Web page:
Step 5: Getting Ready for Cycling Customers
Your bike business is an entity now, but you still need more. The order you do the rest of the steps will depend on the resources you have, your skill sets, and the type of bicycle business you are running.
There are five areas of business you will need to focus on to get your shop running:
- Location – Where will you be working?
- Inventory – What will you have in stock and how will you pay for it?
- Employees – Will you have employees and how will you make sure it is a safe environment?
- Finances – How will you keep track of transactions and financial records?
- Marketing – How will you find customers?
Step 6: Location
Finding a location will vary based on the bike business. For instance Armen started repairing bikes out of his garage while Troy was building trails for people to ride their mountain bikes.
When deciding to rent a space for a bicycle-based business, consider:
- How will I store equipment and parts?
- Is there space for a home-based office?
- Will customers be coming to my location?
- How much inventory will I have?
- How much display space do I need?
- How much space is needed to perform repairs?
- Will I be doing mobile repairs?
When opening a bike shop, you will probably need to rent space in your city. To find spaces to rent in your area, contact a local commercial real estate agent. You can search for them by your area here.
Know the local ordinances
Each city and state has different requirements for where a business is allowed to be located. Local ordinances might not allow a bike business to be home-based.
How am I supposed to start my shop with so many rules about bikes? Just search Municode Library to find your city regulations.
Finding a good spot
When looking for a space to rent, take into consideration your ideal client and what stores they might frequent.
For instance, they might want coffee or a smoothie after a long bike ride. Finding the right place will take some research, which will be much easier after considering your marketing efforts.
Step 7: Inventory, Tools, and Product Displays
A new shop requires inventory. Whether it is new bikes, replacement parts, or product displays for your store, there will be some costs associated with selling and repairing bikes.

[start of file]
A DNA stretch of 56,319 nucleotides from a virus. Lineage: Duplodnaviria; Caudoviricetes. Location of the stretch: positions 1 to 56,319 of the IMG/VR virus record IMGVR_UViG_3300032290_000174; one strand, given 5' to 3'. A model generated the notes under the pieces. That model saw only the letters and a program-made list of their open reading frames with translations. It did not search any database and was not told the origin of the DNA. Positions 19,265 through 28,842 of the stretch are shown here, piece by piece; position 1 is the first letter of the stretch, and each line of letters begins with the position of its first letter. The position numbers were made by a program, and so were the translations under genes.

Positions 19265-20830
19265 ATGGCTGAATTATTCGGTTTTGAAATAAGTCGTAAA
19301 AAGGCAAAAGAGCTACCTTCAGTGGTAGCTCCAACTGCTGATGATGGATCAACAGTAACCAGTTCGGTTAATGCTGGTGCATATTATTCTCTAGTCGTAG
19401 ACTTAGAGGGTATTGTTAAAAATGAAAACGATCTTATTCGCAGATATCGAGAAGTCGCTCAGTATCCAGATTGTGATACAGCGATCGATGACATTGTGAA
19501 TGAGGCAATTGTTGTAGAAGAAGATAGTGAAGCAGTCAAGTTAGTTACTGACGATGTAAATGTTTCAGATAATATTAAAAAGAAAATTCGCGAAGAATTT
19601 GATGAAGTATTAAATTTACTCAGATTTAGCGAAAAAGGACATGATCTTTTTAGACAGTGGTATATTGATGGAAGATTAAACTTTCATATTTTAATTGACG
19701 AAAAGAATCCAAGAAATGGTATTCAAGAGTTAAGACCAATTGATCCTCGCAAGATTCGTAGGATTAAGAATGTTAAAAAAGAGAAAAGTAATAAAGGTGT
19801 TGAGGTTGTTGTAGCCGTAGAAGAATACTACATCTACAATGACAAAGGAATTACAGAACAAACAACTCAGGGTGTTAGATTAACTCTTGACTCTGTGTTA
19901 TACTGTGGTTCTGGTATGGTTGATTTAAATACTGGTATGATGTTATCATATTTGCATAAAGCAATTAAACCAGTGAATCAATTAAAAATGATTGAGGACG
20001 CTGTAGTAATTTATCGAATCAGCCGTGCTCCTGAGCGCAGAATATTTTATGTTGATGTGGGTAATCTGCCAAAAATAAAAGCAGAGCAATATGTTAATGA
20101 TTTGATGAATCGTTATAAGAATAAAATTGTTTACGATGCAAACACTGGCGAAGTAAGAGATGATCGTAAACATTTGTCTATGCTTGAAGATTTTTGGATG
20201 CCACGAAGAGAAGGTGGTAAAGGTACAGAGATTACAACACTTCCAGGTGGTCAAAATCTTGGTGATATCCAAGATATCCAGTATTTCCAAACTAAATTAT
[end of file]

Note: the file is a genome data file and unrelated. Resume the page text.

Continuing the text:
Each of the business owners we talked to while researching this article took different approaches.
Armen started his business with virtually no inventory. He’d order it off of Amazon when he needed a part. This kept his upfront costs low.
Troy decided to go a different route and have inventory upfront so that people could rent or buy bikes to ride the trails he’d built.
To find a list of major bike manufacturers, check out this article.
Used tools and product displays
Tools and product displays can often be found at huge discounts if you buy them used. You can find used tools and product displays through most online markets, pawnshops, going out of business sales, and other places.
If you are considering buying an existing business, they should be included in the purchase price. Learn more about valuing an existing business in our guide about buying businesses.
Step 8: Employees
Troy emphasized the importance of good people, saying:
An open bicycle shop might need employees. Depending on your financial position when starting, you can work all the hours yourself or hire employees.
Either way, there are some things you’ll be required to do. Keep reading for more info.
Employer Identification Number
Get an Employer Identification Number (EIN) from the IRS to identify your company. Apply here or call 800-829-4933.
Tax filing and withholding